Without a sound, a thought entered his mind. What was this all for? All the trades, all the backroom deals, all the consorting and hoarding. What was the point? He had gained the whole world, but lost his soul. Another thought followed the first one. He thought of his childhood and his family. 

They had been happy in Romania. They dreamed of flying through the skies. He and his older brothers loved to torment the great stag beetles in the woods outside their hillside village. His older brothers imagined themselves to be the kings of the Peles Castle and it was always his job to protect the kingdom like a dragon, breathing fire on their enemies. But then the economy collapsed and Father Dracarys moved the Family Dracarys to America, to New York City, to look for work. Little Dracarys didn’t understand any of that. All he knew was that he had traded his friends, hills, trees, mountains and the smell of peonies for strangers, highrises, skyscrapers, artificial turf and the smell of marijuana. It was a foreign world. It seemed unconquerable. There were no castles here to command. There were no hills and valleys to protect. 

Those early days were tough. Learning English as a second language was not easy. He was picked on relentlessly for his accent and bony stature. It created a well of animosity and verve in him that had not been there before. It would serve him well. He learned to snarl back and began slowly growing thick scales, which no arrow, barb, or word could penetrate. He developed a resilience that could withstand anything, or so he thought. 

Near the holidays, when he got home from school it was such a relief to speak his native tongue and be greeted by the tantalizing smell of sarmale and mămăligă, minced meat cabbage rolls and corn flour polenta, respectively. It would melt his scales away. For a few moments at least, he was back on the hillside overlooking the glassy river. 

Every day, he rode the subway under Queens with his brothers to their respective schools. PS 122 was the last stop: Astoria/Ditmars Blvd. The darkness and the predictable chaos of those tunnels grew to become a comfort to Little Dracarys. As he got older, he became so familiar with the underground that he knew all the subway routes by heart and even knew several of the subway operators’ names. As he walked to school he would stand over the belching sidewalk grates and imagine himself as The Dragon, who lived and owned the underground tunnels. As The Dragon, he was imperturbable, immense, and impressive. He adopted this persona and the nicknames soon followed. He went from being picked on to being feared. 

But now, The Dragon stood. Alone. Looking out the dark window into his past and into his future. Tired of being feared. Tired of being resilient. Tired of conquering.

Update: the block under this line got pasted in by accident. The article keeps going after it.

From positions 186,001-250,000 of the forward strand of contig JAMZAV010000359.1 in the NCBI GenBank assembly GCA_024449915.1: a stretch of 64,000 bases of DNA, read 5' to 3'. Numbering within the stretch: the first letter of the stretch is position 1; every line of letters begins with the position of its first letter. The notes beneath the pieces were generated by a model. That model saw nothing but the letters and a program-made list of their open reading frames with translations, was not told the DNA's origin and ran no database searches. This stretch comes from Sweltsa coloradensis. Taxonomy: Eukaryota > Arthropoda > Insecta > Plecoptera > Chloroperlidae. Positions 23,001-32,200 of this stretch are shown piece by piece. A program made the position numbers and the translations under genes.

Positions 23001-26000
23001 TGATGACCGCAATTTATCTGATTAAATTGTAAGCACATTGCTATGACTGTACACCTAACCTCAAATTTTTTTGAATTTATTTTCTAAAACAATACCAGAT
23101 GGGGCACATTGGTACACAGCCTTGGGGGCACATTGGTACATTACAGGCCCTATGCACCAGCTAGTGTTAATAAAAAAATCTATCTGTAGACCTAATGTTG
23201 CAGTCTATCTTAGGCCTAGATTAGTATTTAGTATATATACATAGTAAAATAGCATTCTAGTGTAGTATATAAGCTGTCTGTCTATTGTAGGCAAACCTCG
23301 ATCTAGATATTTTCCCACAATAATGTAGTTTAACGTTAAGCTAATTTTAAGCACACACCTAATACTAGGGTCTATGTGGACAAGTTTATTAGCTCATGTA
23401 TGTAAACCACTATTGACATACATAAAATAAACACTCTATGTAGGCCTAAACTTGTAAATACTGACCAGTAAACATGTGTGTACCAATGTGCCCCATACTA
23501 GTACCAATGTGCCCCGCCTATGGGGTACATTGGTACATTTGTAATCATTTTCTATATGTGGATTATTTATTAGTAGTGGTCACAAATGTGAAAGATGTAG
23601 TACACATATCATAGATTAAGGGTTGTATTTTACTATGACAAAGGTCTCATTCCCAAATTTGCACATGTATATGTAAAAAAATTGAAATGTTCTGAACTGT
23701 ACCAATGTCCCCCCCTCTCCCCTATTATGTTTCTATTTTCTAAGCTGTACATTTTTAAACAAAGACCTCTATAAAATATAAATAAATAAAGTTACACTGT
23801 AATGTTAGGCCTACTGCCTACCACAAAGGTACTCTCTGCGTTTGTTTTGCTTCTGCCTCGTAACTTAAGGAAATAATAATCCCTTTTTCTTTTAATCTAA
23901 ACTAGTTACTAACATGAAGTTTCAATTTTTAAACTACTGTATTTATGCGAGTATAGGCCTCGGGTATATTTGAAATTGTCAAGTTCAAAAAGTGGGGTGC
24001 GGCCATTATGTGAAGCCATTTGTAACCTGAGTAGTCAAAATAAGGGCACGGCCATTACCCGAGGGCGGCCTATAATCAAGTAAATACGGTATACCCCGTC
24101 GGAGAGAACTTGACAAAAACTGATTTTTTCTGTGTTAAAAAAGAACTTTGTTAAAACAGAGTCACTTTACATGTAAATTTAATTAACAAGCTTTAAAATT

His oldest brother had died of cancer the year before. His other brother had moved to Oklahoma after high school to work on the oil rigs out there. They never heard from him again. Father Dracarys had worked himself to the bone at the shipyard and was in a nursing home, unable to care for himself and unable to be cared for by his family. His mother still cooked sarmale and mămăligă at Christmas, but it wasn’t the same anymore with only the two of them at the table. The family for whom he had tried to build a kingdom was gone. The brothers whose castle he was supposed to guard were gone. What was a dragon to do? 

The massive hoard no longer served a purpose. 

“Dany!” Dracarys called.

“Yes, sir.” Dany said, leaning his head into the doorway. 

“Please transfer all of my accounts to yourself.”

“WHAT?” Dany slipped and stumbled into the cave. “I mean, excuse me, sir? What are you talking about?”

“Dany, how long have you been working for me?” He asked, already knowing the answer. Dany walked toward him, confused. 

“Eleven years, seven months, three days? I think.”

“Dany, you have always been a faithful, hard-working employee. I can’t remember a time when I didn’t trust that you would get something done and do it well. Look, I’m done. I’ve had enough. I’m retiring and I want you to take over my accounts. I’ve got plenty socked away to live like a king the rest of my life.” 

“But Mr. Dracarys…” Dany’s mind was reeling like his clumsy self. 

“No. I’ve made up my mind. I’m going home.” 

“Home, sir?”

“Back to Romania. Transfer the accounts.” He said, the fire in his belly coming back to life. 

Three days later, The Dragon found himself looking down over a silver wing through the dotting of clouds onto the kelly green hills and sparkling crystal rivers of his homeland. His mother was seated next to him with baited breath. His father was seated next to her, with an oxygen tube snaking up from a green tank sitting in the aisle, his nurse on the other side of the aisle. 

There they were. Flying like free creatures over the land, just as they had imagined all those years earlier. A content smile grew upon Dracarys’s face. 

They were home. 

February 16, 2023 19:28

You must sign up or log in to submit a comment.


Elaina F
19:17 Feb 23, 2023

Hey Adam! This is great! I love the coffee imagery!


Show 0 replies
02:41 Feb 19, 2023

Very good Adam definitely kept me intrigued!


Adam Young
21:13 Feb 19, 2023

Thanks appreciate it!


Show 0 replies
Show 1 reply
David Bulkeley
21:50 Feb 18, 2023

“A dragon is hard to miss.” Nice.


Adam Young
21:13 Feb 19, 2023

Thanks for reading!


Show 0 replies
Show 1 reply
Tarnisha Tull
15:11 Feb 18, 2023

I absolutely love this. The most excellent blend of fantasy and reality. The imagery and the story are captivating.


Adam Young
18:33 Feb 18, 2023

Thank you so much!


Show 0 replies
Show 1 reply
RBE | Illustration — We made a writing app for you | 2023-02

We made a writing app for you

Yes, you! Write. Format. Export for ebook and print. 100% free, always.